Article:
When we lived in Lithuania for a year, we probably saw about 5 people riding bikes the entire time. Vilnius is a big walking city, and also has great public transportation, and most people either walk or ride the trolleybuses to get where they need to go. So, this is about what we were expecting when we went this year, and most of this still holds very true. There was maybe a slight uptick in automobile traffic since we were there, but not much. However, there are now people everywhere on bicycles. Well, let me rephrase that – in the inner part of the city, it’s difficult to go anywhere without seeing someone on a bicycle. Still, this is a major change from 6 years ago. If it keeps going, they will pass Portland up before long in terms of percentage of people on bicycles. I don’t know what the laws and official policies of Lithuania are regarding riding bicycles (except that helmets are only required for children and teenagers), but clearly a lot of people are choosing to use bicycles.
Vilnius has one of the most interesting ways of sharing public space I’ve ever seen in a city. Different from Amsterdam, for instance, where everything is very segregated in many parts of the city – which works very well – but Vilnius is interesting in a different way. It seems that basically all people share all the public space more-or-less respectfully. On many of the roads – particularly ones in the old town or center which are narrow and difficult to drive on – people just simply walk in the road. There may only be about two feet of sidewalk on some streets, and cafe seating takes up the whole sidewalk in some places, so people just walk around it. Cars driving down the street wait for pedestrians or bikes to move over so they can pass, which they usually do slowly, and then the people just move back into the street again. Cars park on sidewalks, so people walk around them. Bikes mix into this all now in about the same way. There are painted bike lanes, most of which are on the massively wide sidewalks (compared to Portland sidewalks), but there aren’t enough people riding bikes yet to cause pedestrians to stay out of them, so again people basically just end up wherever there is room for them. It seems a little bit chaotic sometimes, but being there and walking the streets, it’s all very comfortable and normal and it works out quite well, I think.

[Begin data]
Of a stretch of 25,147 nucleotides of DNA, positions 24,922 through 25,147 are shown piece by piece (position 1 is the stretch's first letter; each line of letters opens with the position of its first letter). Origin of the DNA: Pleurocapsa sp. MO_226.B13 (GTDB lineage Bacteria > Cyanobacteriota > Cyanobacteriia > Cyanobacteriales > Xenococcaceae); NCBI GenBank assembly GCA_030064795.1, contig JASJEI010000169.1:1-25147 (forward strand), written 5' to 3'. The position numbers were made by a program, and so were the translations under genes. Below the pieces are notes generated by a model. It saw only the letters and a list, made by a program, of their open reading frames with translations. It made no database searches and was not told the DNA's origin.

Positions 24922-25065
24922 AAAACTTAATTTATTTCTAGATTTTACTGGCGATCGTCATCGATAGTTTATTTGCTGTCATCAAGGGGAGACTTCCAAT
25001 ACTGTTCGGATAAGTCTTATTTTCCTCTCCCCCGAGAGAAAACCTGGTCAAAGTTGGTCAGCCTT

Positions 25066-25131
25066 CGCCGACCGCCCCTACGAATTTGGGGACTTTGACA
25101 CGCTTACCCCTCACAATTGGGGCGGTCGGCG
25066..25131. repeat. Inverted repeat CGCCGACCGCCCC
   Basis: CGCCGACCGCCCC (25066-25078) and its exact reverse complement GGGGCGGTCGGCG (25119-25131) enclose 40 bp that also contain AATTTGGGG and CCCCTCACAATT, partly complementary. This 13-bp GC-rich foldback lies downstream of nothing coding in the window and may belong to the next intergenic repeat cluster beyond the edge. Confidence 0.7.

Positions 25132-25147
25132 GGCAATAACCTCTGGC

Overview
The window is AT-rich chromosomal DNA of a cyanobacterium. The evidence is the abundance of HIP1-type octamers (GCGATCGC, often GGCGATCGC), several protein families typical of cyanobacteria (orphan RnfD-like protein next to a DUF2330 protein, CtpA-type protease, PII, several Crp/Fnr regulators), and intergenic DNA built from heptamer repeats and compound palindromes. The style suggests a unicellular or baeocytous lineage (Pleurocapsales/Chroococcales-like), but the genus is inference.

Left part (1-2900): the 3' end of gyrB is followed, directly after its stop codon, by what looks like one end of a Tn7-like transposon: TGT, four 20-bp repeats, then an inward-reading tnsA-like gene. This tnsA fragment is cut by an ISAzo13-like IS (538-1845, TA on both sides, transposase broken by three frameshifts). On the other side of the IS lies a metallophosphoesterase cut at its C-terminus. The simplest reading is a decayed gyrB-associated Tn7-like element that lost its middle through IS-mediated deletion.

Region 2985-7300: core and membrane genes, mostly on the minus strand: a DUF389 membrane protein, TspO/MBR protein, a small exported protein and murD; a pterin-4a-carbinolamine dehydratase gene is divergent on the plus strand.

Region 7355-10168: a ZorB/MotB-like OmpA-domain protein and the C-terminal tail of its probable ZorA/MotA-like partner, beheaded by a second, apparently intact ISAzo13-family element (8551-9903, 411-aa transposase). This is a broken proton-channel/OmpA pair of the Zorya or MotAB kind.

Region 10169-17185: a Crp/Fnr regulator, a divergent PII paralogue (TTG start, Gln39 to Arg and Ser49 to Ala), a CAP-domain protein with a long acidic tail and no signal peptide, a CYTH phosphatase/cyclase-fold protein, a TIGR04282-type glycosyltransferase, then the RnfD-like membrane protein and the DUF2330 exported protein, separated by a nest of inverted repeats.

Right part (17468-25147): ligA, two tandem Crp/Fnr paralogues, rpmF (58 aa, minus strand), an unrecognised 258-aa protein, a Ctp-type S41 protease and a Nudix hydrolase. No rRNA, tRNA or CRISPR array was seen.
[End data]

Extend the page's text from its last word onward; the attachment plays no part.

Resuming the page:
Of course, this is not true of all roads, as there are larger ones (which are about as big as the minor through-streets in Portland) which are meant as automobile thoroughfares, but those streets always have wide sidewalks, frequent crosswalks, and people in cars still drive slowly enough that they can and will actually stop for you if you step into the road. Until you get to the very edges of the center of the city, streets are no larger than 3 or 4 lanes, each lane being about a foot or two wider than the average 4-passenger car.
This all makes for a pretty good environment for riding bikes, since people driving cars are used to looking out for people outside of cars, giving them priority when necessary, and the roads are designed in such a way that traffic moves quite slowly and comfortably in most parts of the city. Distances aren’t large, and things people actually want and need are scattered all through every part of the city, so even people way on the edge of the city can easily walk to get groceries, etc.
Anyway, enough talk, and on to the photos :)